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XM and Sirius: Marrying the Only Available Partner

From the start, this was the merger everyone knew would happen someday. Perhaps it would come about as a result of technical necessity: If XM or Sirius satellite radio lost one or more of their incredibly expensive birds, surely the competing behemoths would go to federal regulators and ask for permission to marry. Or perhaps it would be a matter of economic distress: If Americans' fascination with the new programming and gadgetry of satellite radio went sour, the two big boys would find salvation in becoming one.

As it turned out today, it was a mix of forces that have compelled Washington-based XM and New York-based Sirius to propose a multi-billion dollar merger that promises to turn satellite radio into a more expensive commodity providing fewer choices in programming, all while giving the technology the time, funding and stability it needs to survive and thrive in a rapidly changing media world.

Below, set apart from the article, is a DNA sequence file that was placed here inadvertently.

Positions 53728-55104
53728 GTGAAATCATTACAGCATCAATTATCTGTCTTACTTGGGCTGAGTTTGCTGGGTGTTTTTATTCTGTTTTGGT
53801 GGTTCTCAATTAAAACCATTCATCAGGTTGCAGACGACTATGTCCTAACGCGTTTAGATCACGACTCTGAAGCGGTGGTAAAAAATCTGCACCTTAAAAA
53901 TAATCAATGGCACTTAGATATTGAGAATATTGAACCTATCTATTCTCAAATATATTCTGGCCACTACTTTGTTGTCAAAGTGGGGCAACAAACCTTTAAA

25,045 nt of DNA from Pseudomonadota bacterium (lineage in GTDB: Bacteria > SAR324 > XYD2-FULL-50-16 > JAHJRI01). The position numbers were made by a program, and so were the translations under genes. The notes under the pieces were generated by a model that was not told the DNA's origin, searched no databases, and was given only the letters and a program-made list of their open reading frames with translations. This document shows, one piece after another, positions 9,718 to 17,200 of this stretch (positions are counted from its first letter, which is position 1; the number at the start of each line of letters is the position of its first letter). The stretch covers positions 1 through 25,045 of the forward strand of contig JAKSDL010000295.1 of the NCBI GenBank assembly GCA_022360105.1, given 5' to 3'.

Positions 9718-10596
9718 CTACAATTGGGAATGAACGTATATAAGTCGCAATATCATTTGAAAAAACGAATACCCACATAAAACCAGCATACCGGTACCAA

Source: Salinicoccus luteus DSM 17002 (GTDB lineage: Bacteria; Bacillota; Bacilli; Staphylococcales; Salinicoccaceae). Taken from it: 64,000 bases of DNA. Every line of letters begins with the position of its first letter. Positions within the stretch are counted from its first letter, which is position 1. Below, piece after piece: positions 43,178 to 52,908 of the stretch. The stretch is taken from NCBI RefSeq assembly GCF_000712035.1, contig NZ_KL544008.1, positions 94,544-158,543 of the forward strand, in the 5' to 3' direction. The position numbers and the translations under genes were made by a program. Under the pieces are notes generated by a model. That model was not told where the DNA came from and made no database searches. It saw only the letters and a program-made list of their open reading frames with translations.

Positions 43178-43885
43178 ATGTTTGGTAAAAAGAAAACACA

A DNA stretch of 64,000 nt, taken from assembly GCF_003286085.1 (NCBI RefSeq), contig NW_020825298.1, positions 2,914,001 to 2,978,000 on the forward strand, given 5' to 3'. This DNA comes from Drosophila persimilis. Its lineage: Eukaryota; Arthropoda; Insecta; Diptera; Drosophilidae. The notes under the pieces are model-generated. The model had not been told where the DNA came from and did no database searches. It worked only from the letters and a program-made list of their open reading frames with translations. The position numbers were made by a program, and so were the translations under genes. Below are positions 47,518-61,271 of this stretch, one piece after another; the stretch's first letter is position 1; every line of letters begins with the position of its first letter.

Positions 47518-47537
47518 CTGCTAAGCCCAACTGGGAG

Sirius's Mel Karmazin was the public face and driving personality behind the merger talks, which started around the time it became clear that Sirius's late start in the satellite competition had left it at a big disadvantage to XM. But Sirius was not negotiating entirely from weakness; thanks to its enormous investment in Howard Stern and other big-name celebrities, and its high-quality programming, Sirius became the faster-growing of the two satellite choices in the past couple of years. And while XM was moving faster to gain some control over the wild spending that both companies engaged in to capture Americans' attention in this insanely-splintered catalogue of media choices that we all live in, the bottom line was that neither company was giving their big investors the return that they had once predicted.